Three years after establishing their first partnership, GigSky’s Internet of Things (IoT) eSIM card will be embedded into Avionica’s avCM aircraft communications module to make the control and configuration of aircraft wireless cellular network data transferring completely remote.
GE Aviation subsidiary Avionica already uses GigSky’s global 4G/LTE international cellular network across its mini Quick Access Recorder (QAR), with its seven-band 4G High Speed Packet Access (HSPA) cell module for moving data on and off aircraft on the ground. Now, the Miami, Florida-based avionics-maker will embed GigSky’s eSIM chip directly into its communications module for seamless access to cellular networks globally.
Palo Alto, California-based GigSky’s global 4G/LTE aviation network provides mobile data in more than 190 countries and territories. The network has the ability to serve as a communications medium for Electronic Flight Bag (EFB), Electronic Technical Log (ETL) and Wireless Quick Access Recorder (WQAR) data off and on-loading while the aircraft is on the ground. Aviation operators can pay an annual fee for the service, avoiding cost impact from the amount of uploaded data.
Sean Reilly, vice president of business development for Avionica, told Avionics that one of the most beneficial aspects of the new modification for avCM will be the elimination of the need for occasional replacement of the current generation avCM’s plastic SIM card. Instead, Avionica and GigSky can now remotely configure the communications network of the aircraft to offload data to the operator’s operations control center or maintenance division based on the location of the aircraft and available local cellular networks.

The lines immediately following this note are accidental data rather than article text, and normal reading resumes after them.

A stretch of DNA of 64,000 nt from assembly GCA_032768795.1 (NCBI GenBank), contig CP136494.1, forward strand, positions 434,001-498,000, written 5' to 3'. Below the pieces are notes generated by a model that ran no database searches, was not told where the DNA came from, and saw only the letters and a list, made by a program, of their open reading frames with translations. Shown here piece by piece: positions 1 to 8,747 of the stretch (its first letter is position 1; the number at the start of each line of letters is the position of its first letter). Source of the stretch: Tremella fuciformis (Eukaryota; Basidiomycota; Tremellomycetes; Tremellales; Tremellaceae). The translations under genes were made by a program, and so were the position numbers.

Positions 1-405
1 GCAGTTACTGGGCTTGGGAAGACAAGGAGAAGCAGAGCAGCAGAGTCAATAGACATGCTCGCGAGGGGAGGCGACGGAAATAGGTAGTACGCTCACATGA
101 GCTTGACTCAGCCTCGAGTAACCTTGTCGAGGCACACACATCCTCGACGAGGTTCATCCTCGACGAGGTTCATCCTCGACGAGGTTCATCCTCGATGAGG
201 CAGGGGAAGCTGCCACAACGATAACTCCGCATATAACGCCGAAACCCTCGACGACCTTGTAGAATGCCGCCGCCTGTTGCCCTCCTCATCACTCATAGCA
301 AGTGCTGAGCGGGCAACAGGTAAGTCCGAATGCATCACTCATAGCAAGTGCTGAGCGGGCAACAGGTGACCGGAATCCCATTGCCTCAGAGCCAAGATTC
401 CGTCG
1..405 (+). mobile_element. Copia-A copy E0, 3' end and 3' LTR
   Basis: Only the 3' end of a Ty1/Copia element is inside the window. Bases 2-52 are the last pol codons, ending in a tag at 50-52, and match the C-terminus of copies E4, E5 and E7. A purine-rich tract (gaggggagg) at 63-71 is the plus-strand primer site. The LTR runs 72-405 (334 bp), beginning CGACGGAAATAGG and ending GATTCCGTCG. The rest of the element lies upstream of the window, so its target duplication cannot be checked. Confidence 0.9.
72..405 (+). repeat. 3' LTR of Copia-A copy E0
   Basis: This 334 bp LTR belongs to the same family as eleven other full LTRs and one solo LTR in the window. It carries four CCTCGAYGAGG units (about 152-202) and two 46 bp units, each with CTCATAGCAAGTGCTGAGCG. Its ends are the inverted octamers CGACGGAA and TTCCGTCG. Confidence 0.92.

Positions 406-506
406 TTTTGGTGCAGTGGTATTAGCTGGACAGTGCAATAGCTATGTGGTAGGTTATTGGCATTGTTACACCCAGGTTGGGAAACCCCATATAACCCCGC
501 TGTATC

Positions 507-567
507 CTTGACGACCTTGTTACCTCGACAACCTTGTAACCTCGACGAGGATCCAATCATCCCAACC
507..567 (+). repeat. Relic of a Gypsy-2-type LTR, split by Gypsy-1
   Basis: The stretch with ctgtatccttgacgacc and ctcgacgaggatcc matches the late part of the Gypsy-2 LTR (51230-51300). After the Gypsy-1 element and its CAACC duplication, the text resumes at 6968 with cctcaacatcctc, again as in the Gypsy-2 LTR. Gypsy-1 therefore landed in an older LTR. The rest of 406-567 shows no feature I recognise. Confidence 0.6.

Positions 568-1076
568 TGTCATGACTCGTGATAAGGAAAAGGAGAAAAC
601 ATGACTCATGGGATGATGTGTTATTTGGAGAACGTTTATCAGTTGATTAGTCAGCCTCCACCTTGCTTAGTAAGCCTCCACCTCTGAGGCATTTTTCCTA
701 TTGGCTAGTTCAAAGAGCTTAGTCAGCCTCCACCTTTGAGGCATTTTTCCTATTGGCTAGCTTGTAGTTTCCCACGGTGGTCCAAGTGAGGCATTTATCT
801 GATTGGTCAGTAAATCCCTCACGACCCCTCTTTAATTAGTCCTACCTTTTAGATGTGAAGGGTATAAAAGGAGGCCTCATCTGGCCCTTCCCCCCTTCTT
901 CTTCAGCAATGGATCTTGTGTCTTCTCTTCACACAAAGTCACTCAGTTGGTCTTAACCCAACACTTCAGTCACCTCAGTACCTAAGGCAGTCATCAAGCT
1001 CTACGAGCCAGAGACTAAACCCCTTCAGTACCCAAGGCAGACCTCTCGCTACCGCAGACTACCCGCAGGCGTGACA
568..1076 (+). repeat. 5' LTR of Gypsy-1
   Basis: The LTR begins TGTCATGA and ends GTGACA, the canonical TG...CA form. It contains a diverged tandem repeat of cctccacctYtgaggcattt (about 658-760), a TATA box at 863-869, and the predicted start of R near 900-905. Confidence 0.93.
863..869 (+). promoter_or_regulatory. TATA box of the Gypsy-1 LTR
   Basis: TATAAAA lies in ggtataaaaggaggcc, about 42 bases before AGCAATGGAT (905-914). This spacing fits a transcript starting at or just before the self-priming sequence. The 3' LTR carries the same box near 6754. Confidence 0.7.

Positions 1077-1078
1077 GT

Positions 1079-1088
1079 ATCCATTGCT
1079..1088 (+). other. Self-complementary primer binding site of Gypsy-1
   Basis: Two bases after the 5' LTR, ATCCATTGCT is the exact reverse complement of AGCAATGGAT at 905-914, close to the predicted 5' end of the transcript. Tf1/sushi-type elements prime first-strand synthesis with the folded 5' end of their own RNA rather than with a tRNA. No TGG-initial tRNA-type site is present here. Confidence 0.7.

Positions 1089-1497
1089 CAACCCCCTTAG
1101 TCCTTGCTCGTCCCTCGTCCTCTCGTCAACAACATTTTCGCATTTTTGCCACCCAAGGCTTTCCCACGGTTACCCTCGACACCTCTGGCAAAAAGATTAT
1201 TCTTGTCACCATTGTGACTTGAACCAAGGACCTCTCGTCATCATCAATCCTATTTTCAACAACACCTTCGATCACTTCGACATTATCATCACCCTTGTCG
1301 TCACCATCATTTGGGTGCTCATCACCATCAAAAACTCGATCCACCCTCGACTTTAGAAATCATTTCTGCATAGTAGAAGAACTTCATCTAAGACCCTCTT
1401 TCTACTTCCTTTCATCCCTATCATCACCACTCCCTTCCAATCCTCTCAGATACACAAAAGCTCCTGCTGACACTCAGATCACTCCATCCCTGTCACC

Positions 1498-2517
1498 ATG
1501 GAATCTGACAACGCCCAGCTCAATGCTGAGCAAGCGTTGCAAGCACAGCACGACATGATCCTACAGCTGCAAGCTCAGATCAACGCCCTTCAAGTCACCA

“The eSIM gives us the ability to never have to go out and touch that module again,” Reilly said.
Using the GigSky toolset, Avionica actively monitors and manages connectivity to ensure that data is always delivered when and where required. GigSky describes its IoT eSIM technology as featuring subscription management and support for cellular networks across the globe.
That can allow airlines equipped with Avionica’s avCM, such as Cathay Pacific and Korean Airlines among others, to perform wireless QAR data offloads using the cellular network that is available near the airport or maintenance bay or other location that the aircraft is positioned in, according to Reilly.
On the eSim-enabled avCM, operators will notice a larger antenna, necessary to support Long Term Evolution (LTE) and work with higher data transfer speeds.
“One of the unique things of our approach is its very modular in nature, so I can take someone who has the 4G unit AVCM, and remove the cell module and put this new unit in its place, and its literally a plug and play replacement,” Reilly said.
Avionica is currently working through FAA supplemental type certification on the new eSIm version of the avCM module for 300 different aircraft types, and expects to start shipping the upgraded version to operators in December.